According to the Society for Human Resource Management, more than two-thirds of organizations have a difficult time filling job openings. With talent markets as competitive as ever, recruiting methods need innovation to stay ahead. Organizations should consider broadening candidate investment options in order to find needed talent.
But what does that have to do with "Rocky," a five-time Super Bowl Champion and a character Will Smith once played in a movie?
What Organizations Can Learn From "Rocky"
It's a common misperception that Rocky Balboa was a blue-collar fighter who worked his up the ranks to become a heavyweight championship contender. But in reality, he was chosen by Apollo Creed, who needed to find an opponent with the right mix of "talent."
Heavyweight champion Apollo Creed was scheduled for a fight in Philadelphia on the bicentennial. When his scheduled opponent got injured, Apollo had to find another fighter. Instead of searching through the traditional talent pool of ranked boxers, agents and fight promoters, Apollo decided to find a local fighter. The challenge was to find a local with the right combination of technical skill, cultural fit and potential.
Rocky fit the bill, and proved that his lack of expertise at that level was in fact not a detriment to his chances of success.
The Value of Undiscovered Talent
Tom Brady was drafted in the sixth round of the NFL draft in the year 2000, passed on by almost every team except the New England Patriots (who in reality passed on him five times). Brady earned an approximate first year compensation of $231,000, thousands below the $1 million average NFL salary, Forbes notes. If you compare the early acquisition cost of Tom Brady to the benefits realized by the Patriots, the value he delivered was exceedingly high over his career.
This phenomenon is not limited to sports. Documented in the true-story movie, "The Pursuit of Happyness," Dean Witter Reynolds, a top investment firm, took a chance and hired a homeless Chris Gardner into their training program. Gardner excelled as a top performer and went on to found his own firm.
When you compare the potential returns with the below average salary paid to inexperienced employees and the training, mentoring and opportunity costs of hiring more traditional candidates, the value to organizations is clear. Finding and leveraging untapped talent leaves a wider margin between the total cost of the employee and the production of that employee.
From Theory to Practice
Although this tactic seemingly flies in the face of conventional recruiting measures, finance leaders should give this disruptive recruiting method careful consideration. With average starting costs of undiscovered talent below average and the potential upside of financial returns so high, finance leaders can work with HR and the executive team to create a pilot program to focus on the recruiting of undervalued talent.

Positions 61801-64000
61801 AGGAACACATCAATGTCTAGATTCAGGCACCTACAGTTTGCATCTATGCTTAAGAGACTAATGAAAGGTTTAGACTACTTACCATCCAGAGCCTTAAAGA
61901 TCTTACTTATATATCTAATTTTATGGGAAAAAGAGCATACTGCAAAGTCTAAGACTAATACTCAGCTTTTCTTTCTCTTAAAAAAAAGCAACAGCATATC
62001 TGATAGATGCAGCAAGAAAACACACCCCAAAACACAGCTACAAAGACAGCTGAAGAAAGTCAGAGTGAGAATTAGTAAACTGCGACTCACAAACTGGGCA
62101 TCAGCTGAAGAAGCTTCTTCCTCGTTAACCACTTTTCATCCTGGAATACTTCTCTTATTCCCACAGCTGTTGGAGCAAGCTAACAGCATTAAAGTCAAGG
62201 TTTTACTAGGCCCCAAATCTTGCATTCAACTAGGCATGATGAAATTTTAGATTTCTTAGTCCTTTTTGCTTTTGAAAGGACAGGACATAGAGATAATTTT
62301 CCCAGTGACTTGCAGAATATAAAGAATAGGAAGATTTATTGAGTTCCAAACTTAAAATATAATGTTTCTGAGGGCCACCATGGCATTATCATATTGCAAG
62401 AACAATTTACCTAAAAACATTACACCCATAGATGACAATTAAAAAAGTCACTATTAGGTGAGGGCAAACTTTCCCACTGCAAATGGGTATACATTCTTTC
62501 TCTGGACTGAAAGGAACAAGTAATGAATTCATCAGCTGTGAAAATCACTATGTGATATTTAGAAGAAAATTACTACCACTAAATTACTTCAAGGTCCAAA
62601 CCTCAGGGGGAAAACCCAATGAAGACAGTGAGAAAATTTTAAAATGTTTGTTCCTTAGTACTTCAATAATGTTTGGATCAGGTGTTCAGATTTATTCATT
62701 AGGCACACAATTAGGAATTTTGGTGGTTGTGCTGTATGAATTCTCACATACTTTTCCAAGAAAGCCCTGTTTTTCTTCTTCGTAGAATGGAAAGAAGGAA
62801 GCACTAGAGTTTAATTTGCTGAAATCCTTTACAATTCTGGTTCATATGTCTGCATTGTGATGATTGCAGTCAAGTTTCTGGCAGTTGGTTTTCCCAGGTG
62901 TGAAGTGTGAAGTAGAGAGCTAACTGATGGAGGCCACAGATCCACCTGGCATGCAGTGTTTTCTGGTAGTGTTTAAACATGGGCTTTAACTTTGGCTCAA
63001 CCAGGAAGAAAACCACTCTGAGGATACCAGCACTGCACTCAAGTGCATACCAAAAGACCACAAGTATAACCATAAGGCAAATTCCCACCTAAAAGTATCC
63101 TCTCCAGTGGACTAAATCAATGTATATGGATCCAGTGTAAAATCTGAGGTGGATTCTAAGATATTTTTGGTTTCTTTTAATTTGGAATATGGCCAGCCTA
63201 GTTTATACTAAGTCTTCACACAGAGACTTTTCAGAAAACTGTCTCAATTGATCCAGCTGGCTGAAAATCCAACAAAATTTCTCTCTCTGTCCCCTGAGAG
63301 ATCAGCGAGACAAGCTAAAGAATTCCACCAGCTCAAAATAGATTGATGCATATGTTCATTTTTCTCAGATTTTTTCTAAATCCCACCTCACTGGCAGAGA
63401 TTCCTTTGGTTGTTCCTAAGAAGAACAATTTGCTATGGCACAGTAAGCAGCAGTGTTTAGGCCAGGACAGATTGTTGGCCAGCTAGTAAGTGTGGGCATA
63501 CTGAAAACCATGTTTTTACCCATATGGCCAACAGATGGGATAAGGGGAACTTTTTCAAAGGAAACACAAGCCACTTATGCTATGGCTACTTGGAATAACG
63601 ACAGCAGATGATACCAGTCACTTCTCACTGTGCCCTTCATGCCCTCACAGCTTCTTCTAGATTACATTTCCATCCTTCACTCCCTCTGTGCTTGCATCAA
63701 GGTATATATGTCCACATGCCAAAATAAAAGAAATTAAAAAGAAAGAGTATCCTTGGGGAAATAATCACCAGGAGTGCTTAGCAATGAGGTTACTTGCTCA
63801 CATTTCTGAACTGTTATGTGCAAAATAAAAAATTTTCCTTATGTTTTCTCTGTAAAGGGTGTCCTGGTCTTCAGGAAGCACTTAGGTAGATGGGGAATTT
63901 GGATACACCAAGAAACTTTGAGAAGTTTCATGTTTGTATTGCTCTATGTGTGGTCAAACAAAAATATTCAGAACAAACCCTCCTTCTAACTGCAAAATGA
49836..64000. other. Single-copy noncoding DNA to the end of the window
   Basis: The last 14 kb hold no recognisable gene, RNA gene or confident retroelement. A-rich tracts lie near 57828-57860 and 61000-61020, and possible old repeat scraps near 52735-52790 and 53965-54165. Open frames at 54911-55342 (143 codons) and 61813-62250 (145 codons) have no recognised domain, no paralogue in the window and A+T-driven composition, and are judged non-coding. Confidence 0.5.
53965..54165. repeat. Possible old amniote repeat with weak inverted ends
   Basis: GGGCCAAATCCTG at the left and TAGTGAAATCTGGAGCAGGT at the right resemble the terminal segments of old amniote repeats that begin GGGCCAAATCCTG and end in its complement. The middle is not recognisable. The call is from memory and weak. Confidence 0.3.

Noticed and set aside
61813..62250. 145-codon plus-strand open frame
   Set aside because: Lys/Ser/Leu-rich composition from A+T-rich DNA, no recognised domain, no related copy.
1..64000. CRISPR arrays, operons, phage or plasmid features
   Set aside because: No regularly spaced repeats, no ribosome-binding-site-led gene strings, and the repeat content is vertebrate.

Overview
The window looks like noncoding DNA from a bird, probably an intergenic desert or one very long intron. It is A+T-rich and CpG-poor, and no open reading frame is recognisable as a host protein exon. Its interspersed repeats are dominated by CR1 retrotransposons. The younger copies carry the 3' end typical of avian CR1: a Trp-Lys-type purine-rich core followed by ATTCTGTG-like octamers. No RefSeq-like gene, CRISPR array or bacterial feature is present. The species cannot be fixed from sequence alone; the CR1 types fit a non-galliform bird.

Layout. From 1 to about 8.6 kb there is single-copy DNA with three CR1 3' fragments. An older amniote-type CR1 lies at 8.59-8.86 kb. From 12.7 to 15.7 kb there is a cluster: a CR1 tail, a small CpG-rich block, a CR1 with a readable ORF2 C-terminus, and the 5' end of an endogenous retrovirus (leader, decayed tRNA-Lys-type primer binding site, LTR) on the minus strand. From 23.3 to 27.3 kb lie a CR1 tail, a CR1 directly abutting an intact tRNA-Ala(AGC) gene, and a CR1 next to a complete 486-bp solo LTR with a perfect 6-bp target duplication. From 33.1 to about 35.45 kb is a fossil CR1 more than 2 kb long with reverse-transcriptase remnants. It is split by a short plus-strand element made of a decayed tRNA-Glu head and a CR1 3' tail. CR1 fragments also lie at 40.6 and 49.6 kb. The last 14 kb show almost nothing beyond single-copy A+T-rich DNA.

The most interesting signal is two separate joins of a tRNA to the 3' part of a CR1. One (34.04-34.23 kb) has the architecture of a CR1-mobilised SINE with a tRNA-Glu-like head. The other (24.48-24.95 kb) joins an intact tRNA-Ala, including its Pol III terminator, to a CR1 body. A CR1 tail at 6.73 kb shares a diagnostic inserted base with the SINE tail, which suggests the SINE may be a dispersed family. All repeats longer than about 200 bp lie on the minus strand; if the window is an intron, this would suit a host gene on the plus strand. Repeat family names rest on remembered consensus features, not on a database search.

1. Understand the Risks
Although there is high upside, there are risks. Undiscovered talent is often undiscovered for a reason. There could be more misses than hits. The team should understand this and agree that it's a risk worth taking.
2. Implement Success Metrics
How will such a program be measured? By increased revenue per employee? With anecdotal case study examples?
3. Budget Accordingly
In his book, "Zone to Win: Organizing to Compete in an Age of Disruption," Geoffrey Moore suggests businesses looking to invest in disruptive technologies should operate such investments as separate units from the rest of the organization, almost like its own autonomous startup within the larger organization. An undiscovered talent search program should run as a separate team under the HR leader, if only to allow it to pursue unorthodox measures.
4. Commit to a Trial Period
If leaders can't agree to pursue such a program for the long haul and stick it out through early lulls, it shouldn't be pursued. Without a full commitment, results might not have a chance to unfold.
Innovation in Talent Acquisition
There are many examples of success coming from finding and developing undiscovered talent. Businesses don't get to the next level by doing what they've always done. A portion of what organizations must consider is continuously pursuing high potential returns in candidate investment innovation.
Stay up-to-date on the latest human capital management insights for finance leaders: subscribe to our monthly e-newsletter.
SIGN UP FOR THE BOOST NEWSLETTER